Red Currant Compote

The currants have returned.
Around the 1950’s there began a widespread removal of both the wild and cultivated berries of the Ribes species—black, red and champagne currants, and gooseberries—because they were found to cause White Pine Blister Rust, a disease that kills the slow-growing white pines, the eventual giants of a mixed coniferous forest.
Back when we first lived out here, circa 1997, I wanted to plant a fleet of red and black currant bushes so that I could make my own cassis from the black currants, and summer pudding from the red ones. We quickly learned that they were banned, due to the blister rust. By the time we’d moved back here for good, four years ago, the ban had been lifted: it seems that planting white pines bred to have natural resistance to the blister rust was doing a better job of eradication than pulling up the Ribes. We laid in a plot of black currants right away. My neighbors to the south, Kent Sheer and Vicki Cherpulis, began planting a forest of currants at their farm in Wadena, Green Island.
Lucky me, I had the chance to pick their red currant bushes this year, which were sufficiently loaded enough to allow a few experiments.
These days they’re an uncommon berry, but you don’t have to look very far back into recipe books to find mention of red currants. The German and Scandinavian immigrants brought with them tons of recipes for their beloved red fruits: Red currant pies, mixed red berry puddings, compotes for ice cream, and on and on. Loaded with natural pectin, pure red currant juice practically turns itself into jelly with a little cooking. And what a jelly, setting into a deep red glass, glowing eerily from within. It was so textbook perfect it reminded me of the old dime-store candies: the juice tastes unfamiliar, something like a cross between raspberry and strawberry, but then … maybe it tastes more like red, in the same way that purple candies don’t taste like grape, but more like purple.
The jelly is great, but it doesn’t mix so well into yogurt, which is my little habit. I messed around with more of the painstakingly cleaned berries (prepping these babies will leave you with sticky fingers and a stubbornly nearsighted range of vision) and figured out a soft compote that leaves the berries virtually untouched. Left whole, they pop in the mouth like caviar.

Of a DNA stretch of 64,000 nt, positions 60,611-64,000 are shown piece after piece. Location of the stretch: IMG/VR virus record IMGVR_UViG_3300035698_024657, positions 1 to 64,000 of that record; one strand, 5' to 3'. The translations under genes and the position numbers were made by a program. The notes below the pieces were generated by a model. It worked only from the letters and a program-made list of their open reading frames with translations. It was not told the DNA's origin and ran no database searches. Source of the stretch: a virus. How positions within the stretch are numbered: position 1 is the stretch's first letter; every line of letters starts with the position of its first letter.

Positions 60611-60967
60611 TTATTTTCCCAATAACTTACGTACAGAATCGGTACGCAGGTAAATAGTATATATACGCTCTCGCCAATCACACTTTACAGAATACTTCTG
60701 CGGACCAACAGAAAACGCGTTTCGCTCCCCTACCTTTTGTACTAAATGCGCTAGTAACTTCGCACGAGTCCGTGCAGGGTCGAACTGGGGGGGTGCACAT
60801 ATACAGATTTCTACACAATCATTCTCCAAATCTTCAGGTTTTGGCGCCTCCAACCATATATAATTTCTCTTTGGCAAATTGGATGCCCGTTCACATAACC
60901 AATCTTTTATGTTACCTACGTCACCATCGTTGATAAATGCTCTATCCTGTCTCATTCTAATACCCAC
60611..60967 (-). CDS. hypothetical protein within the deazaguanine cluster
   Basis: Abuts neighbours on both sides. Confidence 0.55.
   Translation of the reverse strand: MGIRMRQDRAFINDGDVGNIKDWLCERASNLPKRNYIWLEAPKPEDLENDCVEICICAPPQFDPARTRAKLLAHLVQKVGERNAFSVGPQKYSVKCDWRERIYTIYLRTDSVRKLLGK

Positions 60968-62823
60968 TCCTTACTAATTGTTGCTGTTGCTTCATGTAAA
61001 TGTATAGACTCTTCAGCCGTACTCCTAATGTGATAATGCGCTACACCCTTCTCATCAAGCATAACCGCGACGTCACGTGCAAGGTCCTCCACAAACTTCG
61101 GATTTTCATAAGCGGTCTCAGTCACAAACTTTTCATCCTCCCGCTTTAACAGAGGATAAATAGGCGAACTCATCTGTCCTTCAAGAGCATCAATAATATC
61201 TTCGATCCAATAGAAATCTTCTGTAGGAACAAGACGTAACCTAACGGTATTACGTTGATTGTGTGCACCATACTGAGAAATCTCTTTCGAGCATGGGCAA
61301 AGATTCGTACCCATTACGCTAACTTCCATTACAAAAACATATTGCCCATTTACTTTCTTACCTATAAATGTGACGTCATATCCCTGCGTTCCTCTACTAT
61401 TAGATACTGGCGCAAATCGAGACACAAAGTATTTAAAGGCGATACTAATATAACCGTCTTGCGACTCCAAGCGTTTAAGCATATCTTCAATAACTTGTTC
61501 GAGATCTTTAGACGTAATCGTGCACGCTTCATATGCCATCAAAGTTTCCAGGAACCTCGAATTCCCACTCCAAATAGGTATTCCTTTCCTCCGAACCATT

image
Well, that is, caviar with seeds. There’s a town in France known for a lovely version of this currant compote made with seeded currants, each center nib skillfully poked out with the eye of a needle, but for me that’s a bit like peeling grapes—unnecessary, bah, more appropriate for the slower eras.I neglected to pit my berries, and when we spooned the jeweled compote over ice cream, the seeds were no more bother than the seeds in raspberries—or possibly less, because there were fewer of them. My husband’s grandmother, now 92 years young, didn’t have a problem with them. A good Norwegian, I think she appreciated the revival of this particular red flavor. We sat on the porch, pretty quietly, all of us smitten by the sight of bright berry syrup making a river run through the cream.
Red Currant Compote

1 1/4 cups sugar
1 1/4 cups water
3 cups picked, washed red currants
2 tablespoons lemon juice

To clean the currants, strip them from their stems, cover with lots of cold water and skim the bits that float to the surface. Drain.
Combine the sugar and water in a wide sauce pot and bring to a simmer, cooking until the sugar is dissolved. Add the currants, return to a simmer, and cook 1 minute. Drain the currants, saving the juice, and return the juice to the pot. Add the lemon juice. Boil the juice until a droplet feels sticky when pinched between your fingers, or until it reaches about 225 degrees. Add the berries and return the mixture to a boil. Ladle the compote into sterilized half-pint jars, top with lids and bands and either refrigerate or freeze. If you’d like to preserve it, process the jars 10 minutes in a boiling water bath.

Tags: , ,